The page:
P.S. A imagem lá de cima veio da busca que fiz no Google com a expressão "paraíso". Trata-se, pelo que entendo, de duas senhoras peladas enjoying themselves ao banhar-se e discutir o que seria daquela foto na exposição do Santander Cultural.
P.S.S. Sobre essa ideia da equação 2, nos informando que o emprego público renega a desigualdade, vi um artigo citado num livro que me deixou (deixaram...) doido. O livro endoidante (e a referência endoidante lá na página 420):
SHARMA, Ruchir (2016) The rise and fall of nations; ten rules of change in the pos-crisis world. London: Penguin.
O artigo sideral (aqui):
ALDERMAN, Liz (2015) In Europe. Fake jobs can have real benefits. New York Times. May, 29.
At 9:30 a.m. on a sunny weekday, the phones at Candelia, a purveyor of sleek office furniture in Lille, France, rang steadily with orders from customers across the country and from Switzerland and Germany. A photocopier clacked rhythmically while more than a dozen workers processed sales, dealt with suppliers and arranged for desks and chairs to be shipped.
Sabine de Buyzer, working in the accounting department, leaned into her computer and scanned a row of numbers. Candelia was doing well. Its revenue that week was outpacing expenses, even counting taxes and salaries. “We have to be profitable,” Ms. de Buyzer said. “Everyone’s working all out to make sure we succeed.”
This was a sentiment any boss would like to hear, but in this case the entire business is fake. So are Candelia’s customers and suppliers, from the companies ordering the furniture to the trucking operators that make deliveries. Even the bank where Candelia gets its loans is not real.
More than 100 Potemkin companies like Candelia are operating today in France, and there are thousands more across Europe. In Seine-St.-Denis, outside Paris, a pet business called Animal Kingdom sells products like dog food and frogs. ArtLim, a company in Limoges, peddles fine porcelain. Prestige Cosmetique in Orleans deals in perfumes. All these companies’ wares are imaginary.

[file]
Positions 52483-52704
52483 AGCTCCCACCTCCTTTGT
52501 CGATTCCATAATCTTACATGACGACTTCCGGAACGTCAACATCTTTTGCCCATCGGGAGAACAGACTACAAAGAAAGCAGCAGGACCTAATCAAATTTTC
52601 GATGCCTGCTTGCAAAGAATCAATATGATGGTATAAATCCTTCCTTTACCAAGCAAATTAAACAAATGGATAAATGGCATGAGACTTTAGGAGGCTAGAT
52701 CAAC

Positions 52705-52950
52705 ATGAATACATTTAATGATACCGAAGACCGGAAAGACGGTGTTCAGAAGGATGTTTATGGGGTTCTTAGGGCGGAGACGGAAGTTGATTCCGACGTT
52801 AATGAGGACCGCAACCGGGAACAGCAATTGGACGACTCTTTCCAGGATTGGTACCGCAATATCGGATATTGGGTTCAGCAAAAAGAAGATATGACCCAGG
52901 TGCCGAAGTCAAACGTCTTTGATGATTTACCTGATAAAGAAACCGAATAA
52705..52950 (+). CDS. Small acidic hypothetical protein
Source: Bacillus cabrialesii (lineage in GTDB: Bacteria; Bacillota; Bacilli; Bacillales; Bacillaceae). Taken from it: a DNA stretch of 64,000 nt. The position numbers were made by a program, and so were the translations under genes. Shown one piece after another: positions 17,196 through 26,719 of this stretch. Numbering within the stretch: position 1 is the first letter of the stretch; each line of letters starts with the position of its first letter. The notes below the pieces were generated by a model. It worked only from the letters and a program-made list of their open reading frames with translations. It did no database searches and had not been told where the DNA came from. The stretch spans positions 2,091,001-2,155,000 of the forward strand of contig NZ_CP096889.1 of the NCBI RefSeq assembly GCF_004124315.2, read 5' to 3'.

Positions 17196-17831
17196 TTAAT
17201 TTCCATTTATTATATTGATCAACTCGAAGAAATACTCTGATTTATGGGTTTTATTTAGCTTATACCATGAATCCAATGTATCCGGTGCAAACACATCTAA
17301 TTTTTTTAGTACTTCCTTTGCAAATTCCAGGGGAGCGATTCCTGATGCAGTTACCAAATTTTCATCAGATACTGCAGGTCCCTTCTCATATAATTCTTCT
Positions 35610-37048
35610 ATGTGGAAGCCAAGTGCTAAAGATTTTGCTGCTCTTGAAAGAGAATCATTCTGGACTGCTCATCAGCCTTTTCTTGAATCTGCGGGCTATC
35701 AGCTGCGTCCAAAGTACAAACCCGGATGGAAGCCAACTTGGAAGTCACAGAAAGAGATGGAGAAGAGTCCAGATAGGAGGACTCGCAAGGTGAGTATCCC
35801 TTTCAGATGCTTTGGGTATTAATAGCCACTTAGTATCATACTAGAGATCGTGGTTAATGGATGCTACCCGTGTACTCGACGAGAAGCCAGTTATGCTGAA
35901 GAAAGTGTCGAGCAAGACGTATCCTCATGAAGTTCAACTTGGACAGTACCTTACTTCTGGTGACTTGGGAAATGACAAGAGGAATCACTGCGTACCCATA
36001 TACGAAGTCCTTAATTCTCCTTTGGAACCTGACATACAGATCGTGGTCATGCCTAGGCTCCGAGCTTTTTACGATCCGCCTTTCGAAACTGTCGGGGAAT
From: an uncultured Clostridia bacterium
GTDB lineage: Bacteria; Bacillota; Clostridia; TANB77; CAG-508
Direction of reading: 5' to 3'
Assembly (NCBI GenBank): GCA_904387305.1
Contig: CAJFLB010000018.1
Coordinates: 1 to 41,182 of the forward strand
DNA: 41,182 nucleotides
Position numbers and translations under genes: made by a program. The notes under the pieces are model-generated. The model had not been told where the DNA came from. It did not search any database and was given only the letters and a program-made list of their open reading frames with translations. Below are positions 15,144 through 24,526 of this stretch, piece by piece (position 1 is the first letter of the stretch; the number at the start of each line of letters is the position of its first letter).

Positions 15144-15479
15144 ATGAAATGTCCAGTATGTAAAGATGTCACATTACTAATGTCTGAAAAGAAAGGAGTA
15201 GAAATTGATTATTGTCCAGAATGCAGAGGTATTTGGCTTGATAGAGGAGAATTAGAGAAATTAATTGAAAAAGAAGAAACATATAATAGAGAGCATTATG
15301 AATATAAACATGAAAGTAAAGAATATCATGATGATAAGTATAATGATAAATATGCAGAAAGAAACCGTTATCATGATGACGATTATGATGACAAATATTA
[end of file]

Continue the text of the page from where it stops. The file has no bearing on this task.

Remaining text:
These companies are all part of an elaborate training network that effectively operates as a parallel economic universe. For years, the aim was to train students and unemployed workers looking to make a transition to different industries. Now they are being used to combat the alarming rise in long-term unemployment, one of the most pressing problems to emerge from Europe’s long economic crisis.
Ms. de Buyzer did not care that Candelia was a phantom operation. She lost her job as a secretary two years ago and has been unable to find steady work. Since January, though, she had woken up early every weekday, put on makeup and gotten ready to go the office. By 9 a.m. she arrives at the small office in a low-income neighborhood of Lille, where joblessness is among the highest in the country.
While she doesn’t earn a paycheck, Ms. de Buyzer, 41, welcomes the regular routine. She hopes Candelia will lead to a real job, after countless searches and interviews that have gone nowhere.
“It’s been very difficult to find a job,” said Ms. de Buyzer, who like most of the trainees has been collecting unemployment benefits. “When you look for a long time and don’t find anything, it’s so hard. You can get depressed,” she said. “You question your abilities. After a while, you no longer see a light at the end of the tunnel.”
She paused to sign a fake check for a virtual furniture supplier, then instructed Candelia’s marketing department — a group of four unemployed women sitting a few desks away — to update the company’s mock online catalog. “Since I’ve been coming here, I have had a lot more confidence,” Ms. de Buyzer said. “I just want to work.”
Five years after Europe descended into crisis, there are signs that a recovery may finally be taking hold. The economy of the 19-nation eurozone has been growing slowly but steadily since last year, led by Germany and a turnaround in once-troubled countries like Spain and Ireland. As oil prices have dropped, consumer spending and manufacturing have started to pick up. Unemployment is even starting to fall.
Yet long-term unemployment — the kind that Ms. de Buyzer and nearly 10 million others in the eurozone are experiencing — has become a defining reality.
Last year, a staggering 52.6 percent of unemployed people in the eurozone were without work for a year or more, the highest on record, according to Eurostat, and many of those have been jobless more than two years.
“If you have a significant part of the population that’s not integrated, they won’t increase their spending, which dampens a possible recovery,” said Paul de Grauwe, a professor of European political economy at the London School of Economics. When a large number of people go jobless for long stretches, “you also subdue optimism, which will weigh on an economic turnaround.”
France has over 100 staged companies where jobless workers get training, like the pet boutique Animal Kingdom. Capucine Granier-Deferre for The New York Times
The problem is worst along Europe’s southern rim. In Greece, which has plunged back into a recession, 73 percent of job seekers have not landed work in more than a year; in Italy, it is 61 percent. But the trend is rising even in more prosperous nations like France, where the rate recently approached 43 percent, the highest in two decades.
By contrast, the share of the long-term unemployed in the United States — defined as people looking for work for at least six months — is falling as a recovery takes hold. Last year it was 31.6 percent, down from a record 45.1 percent in 2010, according to the Labor Department. The share of those unemployed for a year or more was 22.6 percent in 2014.